Tag Archives: black history

June 28, 1864: “Hereby, Repealed”

Be it enacted by the Senate and House of Representatives of the United States of America in Congress assembled, That section three and five of an act entitled “An act respecting fugitives from justice and persons escaping from the service … Continue reading

Posted in Politics, Slavery | Tagged , , , , , | 1 Comment

Book Review—Frederick Douglass: Prophet of Freedom

ECW welcomes back guest author Nathan Varnold. Understanding the life of the most famous and most outspoken black abolitionist in American history is no easy task, but David W. Blight has spent most of his career attempting to simplify a … Continue reading

Posted in Book Review, Personalities, Slavery | Tagged , , , , , , , , | 3 Comments

The Significance of June 19 in the Civil War Era—and Beyond

Amidst seemingly constant reminders that genuine equality for all in the United States remains elusive, it is worth remembering that today, June 19, has repeatedly been a momentous one for the cause of American freedom—particularly with regard to race.  While … Continue reading

Posted in Holidays, Politics, Reconstruction, Slavery | Tagged , , , | 2 Comments

Significant USCT Sites in the Eastern Theater: Virginia and Washington, DC

I have had a few inquiries about significant sites for the United States Colored Troops. Over the past several years, I have spoken about each of the five sites that I am writing about in this blog. I participated in … Continue reading

Posted in Battles, USCT | Tagged , , , , , , , , | 5 Comments

What Was So Wrong with Slavery?

“What was so wrong with slavery and why did it cause the Civil War?” This question was asked of a seasonal park ranger at the Fredericksburg Battlefield Visitor Center a few years ago. This question was asked by a white … Continue reading

Posted in Slavery | Tagged , , , , , , , , | 17 Comments

Hiram Revels and Blanche Bruce: America’s First Black Senators

On February 25, 1870, visitors in the U.S. Senate gallery burst into applause when the new Republican senator from Mississippi entered the chamber. This man was no ordinary senator. He was Hiram R. Revels, and he was the first African … Continue reading

Posted in Politics, Reconstruction, Slavery | Tagged , , , , , , , , , | 1 Comment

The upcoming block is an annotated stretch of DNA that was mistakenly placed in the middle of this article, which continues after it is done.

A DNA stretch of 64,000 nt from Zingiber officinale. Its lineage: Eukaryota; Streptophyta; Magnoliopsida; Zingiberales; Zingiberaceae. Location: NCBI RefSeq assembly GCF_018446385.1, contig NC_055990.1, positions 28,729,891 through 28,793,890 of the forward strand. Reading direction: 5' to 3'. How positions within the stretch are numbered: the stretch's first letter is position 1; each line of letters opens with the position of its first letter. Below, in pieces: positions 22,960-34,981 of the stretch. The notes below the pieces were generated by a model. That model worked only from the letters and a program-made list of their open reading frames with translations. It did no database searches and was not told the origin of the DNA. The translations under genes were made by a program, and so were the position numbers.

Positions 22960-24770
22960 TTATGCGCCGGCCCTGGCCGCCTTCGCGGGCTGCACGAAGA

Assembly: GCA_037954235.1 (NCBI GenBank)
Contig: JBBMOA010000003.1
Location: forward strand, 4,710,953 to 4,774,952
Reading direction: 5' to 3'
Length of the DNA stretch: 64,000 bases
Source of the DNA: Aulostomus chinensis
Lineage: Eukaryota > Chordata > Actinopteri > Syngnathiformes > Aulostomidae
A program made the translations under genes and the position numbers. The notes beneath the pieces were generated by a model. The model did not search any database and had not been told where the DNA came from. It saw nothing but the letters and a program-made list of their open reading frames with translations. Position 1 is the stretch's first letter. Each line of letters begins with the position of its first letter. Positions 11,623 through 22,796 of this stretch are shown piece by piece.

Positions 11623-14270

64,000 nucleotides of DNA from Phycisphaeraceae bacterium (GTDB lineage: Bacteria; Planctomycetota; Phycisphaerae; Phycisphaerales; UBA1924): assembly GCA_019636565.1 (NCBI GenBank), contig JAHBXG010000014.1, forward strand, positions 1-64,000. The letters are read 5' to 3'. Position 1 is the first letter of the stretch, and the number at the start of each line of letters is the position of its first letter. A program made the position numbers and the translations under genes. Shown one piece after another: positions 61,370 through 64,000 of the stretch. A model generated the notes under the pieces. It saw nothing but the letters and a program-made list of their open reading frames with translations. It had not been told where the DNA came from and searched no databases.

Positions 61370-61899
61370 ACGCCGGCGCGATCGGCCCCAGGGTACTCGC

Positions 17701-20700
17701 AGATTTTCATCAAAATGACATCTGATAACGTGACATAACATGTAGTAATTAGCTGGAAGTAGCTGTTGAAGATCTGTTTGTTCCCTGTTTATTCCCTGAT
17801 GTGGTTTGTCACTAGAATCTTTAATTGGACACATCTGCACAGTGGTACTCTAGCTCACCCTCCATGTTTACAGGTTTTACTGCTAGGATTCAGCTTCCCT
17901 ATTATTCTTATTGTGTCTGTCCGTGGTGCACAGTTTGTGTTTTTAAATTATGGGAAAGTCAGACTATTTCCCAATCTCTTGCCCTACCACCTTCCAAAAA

“Powerful and Determined”: Susie King Taylor and Her Image as Seen by Stephen Restelli

I could not tell she was African-American in looking at the negative.  When I  scanned it as viewed her as a positive print, chills went through me.  This was the most stunning portrait photograph I have ever seen.  And I … Continue reading

Posted in Civilian, Photography, Slavery | Tagged , , , , , , , , , , , , | 3 Comments

Susie King Taylor: The First African American Army Nurse

“I was born under the slave law in Georgia, in 1848, and was brought up by my grandmother in Savannah.” So begin the memoirs of Civil War nurse Susie King Taylor, a most unusual woman in many ways. She was … Continue reading

Posted in Civilian, Medical, Slavery, USCT | Tagged , , , , , , , , , , | 2 Comments

African American Soldiers at Fort Gilmer

It was September 29, 1864. General Benjamin Butler’s Army of the James finally arose from its slumber, crossing the James and launching attacks against the outer Confederate fortifications around Richmond. The plan was to pierce the works and then to … Continue reading

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The First Contraband Combatants

“The scene on board the flag-ship was novel and thrilling. The thunder of the conflict drowned all other noises,” wrote historian John S. C. Abbott.[1] In one of the first Civil War histories, written while it happened, Abbott employed elegant … Continue reading

Posted in Navies, USCT | Tagged , , , , , , | 2 Comments